On Friday afternoon, Wisconsin governor Scott Walker signed into law a bill that will strip Wisconsin’s public employee unions of their collective bargaining rights. The bill’s signing comes just two days after the controversial vote by State Senate which took place without the 14 Senate Democrats who had left the state in February to block such a vote.
While the new law is seen by many as a defeat for the labor movement, others argue that Republicans over-reached and have sparked a new, more unified labor movement. Rallies across the country have drawn tens of thousands of protesters and the 14 Senate Democrats will return to Wisconsin today to join the thousands of protesters expected at the Capitol. Financial support has already seen a boost. MoveOn.org has reportedly raised $825,000. The Progressive Change Campaign Coalition and Democracy for America have raised upwards of $750,000.
Protests will undoubtedly continue, in Wisconsin and across the nation, but what’s next for public workers, protesters, labor supporters, and Democratic lawmakers? State Democrats have already begun challenging the legality of the bill’s passage, asking the Dane County district attorney to investigate to determine if Wednesday night’s surprise vote violated the state’s Open Meetings Law which requires a twenty-four hour notice of any governmental meeting; or, in the case of a rushed meeting, two hours’ notice.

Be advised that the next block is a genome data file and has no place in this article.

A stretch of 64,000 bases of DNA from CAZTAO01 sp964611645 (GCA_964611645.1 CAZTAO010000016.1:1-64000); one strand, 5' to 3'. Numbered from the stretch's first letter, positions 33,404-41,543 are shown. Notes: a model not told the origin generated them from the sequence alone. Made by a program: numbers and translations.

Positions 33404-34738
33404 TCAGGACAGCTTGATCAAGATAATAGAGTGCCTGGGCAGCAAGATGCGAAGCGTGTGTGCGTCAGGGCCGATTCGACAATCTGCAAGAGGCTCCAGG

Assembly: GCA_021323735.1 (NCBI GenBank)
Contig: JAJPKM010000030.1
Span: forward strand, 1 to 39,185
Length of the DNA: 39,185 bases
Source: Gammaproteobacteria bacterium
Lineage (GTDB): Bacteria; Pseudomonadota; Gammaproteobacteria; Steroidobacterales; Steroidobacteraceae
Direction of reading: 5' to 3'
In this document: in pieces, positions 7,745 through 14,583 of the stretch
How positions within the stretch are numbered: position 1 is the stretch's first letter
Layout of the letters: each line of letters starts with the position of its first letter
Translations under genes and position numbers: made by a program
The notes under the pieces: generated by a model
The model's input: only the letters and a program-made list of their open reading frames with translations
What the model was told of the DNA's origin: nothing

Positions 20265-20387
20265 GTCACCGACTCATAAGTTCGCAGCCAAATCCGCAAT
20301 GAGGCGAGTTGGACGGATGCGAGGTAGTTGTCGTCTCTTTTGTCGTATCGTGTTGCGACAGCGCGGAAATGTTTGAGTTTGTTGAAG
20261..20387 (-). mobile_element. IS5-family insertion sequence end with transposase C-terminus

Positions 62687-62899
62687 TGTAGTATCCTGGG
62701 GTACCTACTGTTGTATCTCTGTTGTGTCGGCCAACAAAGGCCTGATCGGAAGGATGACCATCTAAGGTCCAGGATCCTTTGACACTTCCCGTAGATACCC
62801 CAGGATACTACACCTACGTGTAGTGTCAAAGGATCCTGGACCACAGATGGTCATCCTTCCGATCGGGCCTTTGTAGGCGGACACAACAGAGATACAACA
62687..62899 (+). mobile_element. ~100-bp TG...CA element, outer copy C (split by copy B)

We may also see large-scale walk-outs, and possibly even a general strike. The South Central Federation of Labor, a labor umbrella group in Madison, has endorsed the idea of a strike. There is, however, a big risk in this strategy: Governor Walker may be within his rights to fire employees who strike or walkout.
One of the biggest weapons available is the campaign to recall lawmakers who supported Walker’s bill. Democrats have already begun airing ads targeting Republicans.
However, a successful recall will not come easy. According to the Milwaukee Journal Sentinel, there have only been three times in American history when more than one state legislator has been recalled around the same time. That said, the massive protests taking place in Wisconsin and all over the Midwest show that a huge number of voting Americans support labor in this battle, and if that level of support keeps up, Wisconsin could make history.